Flu season is getting underway in the U.S. while the COVID-19 pandemic continues to surge in some areas. Both the flu and COVID-19 are respiratory illness that are highly contagious, but they are caused by different viruses. The best way to prevent the flu is to get vaccinated each year.
“While we don’t have a vaccine yet for COVID-19, we do have a flu vaccine,” says Dr. Nipunie Rajapakse, a Mayo Clinic pediatric infectious diseases physician. “We are strongly recommending everyone over 6 months of age to get the flu vaccine this year as a way to decrease their risk of becoming ill, their need to become hospitalized, or from dying from influenza.”
“It’s impossible to look at someone and know whether they have COVID-19 or influenza. Doing whatever you can to prevent influenza infection in yourself and your family is really important this year,” says Dr. Rajapakse. “One of the best ways to do that is by getting a flu shot.”
Watch: Dr. Nipunie Rajapakse talks about the flu vaccine.
Journalists: Broadcast-quality sound bites are available in the downloads. Please “Courtesy: Nipunie Rajapakse, M.D./Infectious Diseases/Mayo Clinic.”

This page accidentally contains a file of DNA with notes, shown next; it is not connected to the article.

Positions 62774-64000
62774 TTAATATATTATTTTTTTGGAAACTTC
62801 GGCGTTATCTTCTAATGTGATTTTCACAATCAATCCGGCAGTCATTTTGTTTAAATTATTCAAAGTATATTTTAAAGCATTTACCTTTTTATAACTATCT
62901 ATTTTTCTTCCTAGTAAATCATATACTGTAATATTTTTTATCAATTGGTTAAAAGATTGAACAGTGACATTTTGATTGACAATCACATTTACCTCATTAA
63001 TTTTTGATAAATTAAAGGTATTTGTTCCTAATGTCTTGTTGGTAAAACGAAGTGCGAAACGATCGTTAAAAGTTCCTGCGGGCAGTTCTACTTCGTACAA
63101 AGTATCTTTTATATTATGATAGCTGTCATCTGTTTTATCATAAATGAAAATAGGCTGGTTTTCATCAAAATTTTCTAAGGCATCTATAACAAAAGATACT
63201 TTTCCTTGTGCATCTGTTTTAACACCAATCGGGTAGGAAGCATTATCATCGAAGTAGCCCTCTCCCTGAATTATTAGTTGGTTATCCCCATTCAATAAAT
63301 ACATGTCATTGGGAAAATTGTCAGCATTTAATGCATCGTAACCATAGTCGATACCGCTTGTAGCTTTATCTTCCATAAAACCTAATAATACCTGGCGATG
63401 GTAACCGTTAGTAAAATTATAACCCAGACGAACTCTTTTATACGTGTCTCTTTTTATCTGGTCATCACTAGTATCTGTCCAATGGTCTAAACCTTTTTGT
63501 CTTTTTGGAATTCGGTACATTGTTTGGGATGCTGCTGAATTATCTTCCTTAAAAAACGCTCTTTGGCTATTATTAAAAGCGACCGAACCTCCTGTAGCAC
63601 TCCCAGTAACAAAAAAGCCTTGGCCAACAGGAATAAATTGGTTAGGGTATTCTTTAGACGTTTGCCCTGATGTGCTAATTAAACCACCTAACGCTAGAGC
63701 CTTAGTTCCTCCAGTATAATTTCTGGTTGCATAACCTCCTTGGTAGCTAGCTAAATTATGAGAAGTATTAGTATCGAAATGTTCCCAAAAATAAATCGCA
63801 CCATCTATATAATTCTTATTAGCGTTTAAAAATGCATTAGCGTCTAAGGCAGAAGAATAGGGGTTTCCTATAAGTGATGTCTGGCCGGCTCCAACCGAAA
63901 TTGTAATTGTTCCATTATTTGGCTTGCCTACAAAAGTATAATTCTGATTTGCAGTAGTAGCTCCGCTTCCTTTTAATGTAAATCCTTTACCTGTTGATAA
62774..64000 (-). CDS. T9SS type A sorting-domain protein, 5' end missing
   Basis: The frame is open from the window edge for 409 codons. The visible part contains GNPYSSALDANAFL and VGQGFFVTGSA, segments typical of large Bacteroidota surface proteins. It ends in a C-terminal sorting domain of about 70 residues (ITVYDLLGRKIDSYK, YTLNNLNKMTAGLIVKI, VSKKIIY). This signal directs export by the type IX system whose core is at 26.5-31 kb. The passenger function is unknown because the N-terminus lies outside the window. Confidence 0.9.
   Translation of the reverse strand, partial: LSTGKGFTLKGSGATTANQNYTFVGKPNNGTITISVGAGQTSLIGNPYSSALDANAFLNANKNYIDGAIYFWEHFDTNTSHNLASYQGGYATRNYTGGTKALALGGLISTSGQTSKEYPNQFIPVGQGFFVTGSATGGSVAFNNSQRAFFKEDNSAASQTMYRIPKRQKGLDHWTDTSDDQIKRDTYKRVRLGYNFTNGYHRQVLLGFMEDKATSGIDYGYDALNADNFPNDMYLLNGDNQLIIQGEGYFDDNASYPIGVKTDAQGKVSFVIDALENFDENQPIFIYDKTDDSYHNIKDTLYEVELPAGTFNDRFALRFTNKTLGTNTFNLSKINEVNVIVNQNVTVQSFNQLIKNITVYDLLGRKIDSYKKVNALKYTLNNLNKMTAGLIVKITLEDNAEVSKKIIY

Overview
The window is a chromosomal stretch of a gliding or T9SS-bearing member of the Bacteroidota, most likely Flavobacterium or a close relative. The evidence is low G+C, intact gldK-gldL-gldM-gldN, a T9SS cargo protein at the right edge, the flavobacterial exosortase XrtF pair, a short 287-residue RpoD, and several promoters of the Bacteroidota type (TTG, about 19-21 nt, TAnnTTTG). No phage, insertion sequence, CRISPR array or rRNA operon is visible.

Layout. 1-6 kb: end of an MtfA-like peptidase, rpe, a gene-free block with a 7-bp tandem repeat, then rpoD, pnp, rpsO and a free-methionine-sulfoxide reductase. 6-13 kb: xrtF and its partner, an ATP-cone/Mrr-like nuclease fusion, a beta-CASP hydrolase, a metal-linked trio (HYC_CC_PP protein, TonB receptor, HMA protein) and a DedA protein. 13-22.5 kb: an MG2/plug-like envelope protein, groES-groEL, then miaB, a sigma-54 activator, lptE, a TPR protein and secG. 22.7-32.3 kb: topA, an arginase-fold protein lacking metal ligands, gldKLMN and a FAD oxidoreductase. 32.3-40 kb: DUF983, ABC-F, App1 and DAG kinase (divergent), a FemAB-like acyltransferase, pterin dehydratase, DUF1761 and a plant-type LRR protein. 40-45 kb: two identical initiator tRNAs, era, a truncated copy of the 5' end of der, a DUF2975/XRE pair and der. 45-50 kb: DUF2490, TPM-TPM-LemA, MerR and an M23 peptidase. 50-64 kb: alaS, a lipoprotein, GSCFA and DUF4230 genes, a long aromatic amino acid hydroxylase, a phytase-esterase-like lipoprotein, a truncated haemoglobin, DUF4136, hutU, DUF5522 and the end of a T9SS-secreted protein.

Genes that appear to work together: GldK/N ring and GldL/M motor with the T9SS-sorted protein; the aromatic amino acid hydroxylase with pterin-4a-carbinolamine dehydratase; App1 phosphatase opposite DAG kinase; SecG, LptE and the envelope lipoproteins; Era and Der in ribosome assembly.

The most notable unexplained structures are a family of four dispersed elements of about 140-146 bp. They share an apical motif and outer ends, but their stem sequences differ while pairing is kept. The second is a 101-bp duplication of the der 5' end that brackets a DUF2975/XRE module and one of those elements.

“The symptoms of both diseases are very similar and have almost complete overlap,” Dr. Rajapakse says. “If you can protect yourself from flu this year, that will also really help our health care systems we expect there to be strain from people who have COVID-19.”
COVID-19 and the flu have many signs and symptoms in common, including:
- Shortness of breath or difficulty breathing
- Sore throat
- Runny or stuffy nose
- Muscle aches
- Nausea or vomiting, but this is more common in children than in adults
“And as much as we can minimize the number of people who get ill from influenza and need care in a hospital, the better our health care systems will be able to cope with the influx of patients with COVID-19,” says Dr. Rajapakse.
- Mayo Clinic Minute: What to know about this seasonâ€™s flu vaccine.
- Flu shots: Especially important if you have heart disease.
- Mayo Clinic Minute: Why getting vaccinated for the flu is doubly important this season.
Information in this post was accurate at the time of its posting. Due to the fluid nature of the COVID-19 pandemic, scientific understanding, along with guidelines and recommendations, may have changed since the original publication date.
For more information and all your COVID-19 coverage, go to the Mayo Clinic News Network and mayoclinic.org.
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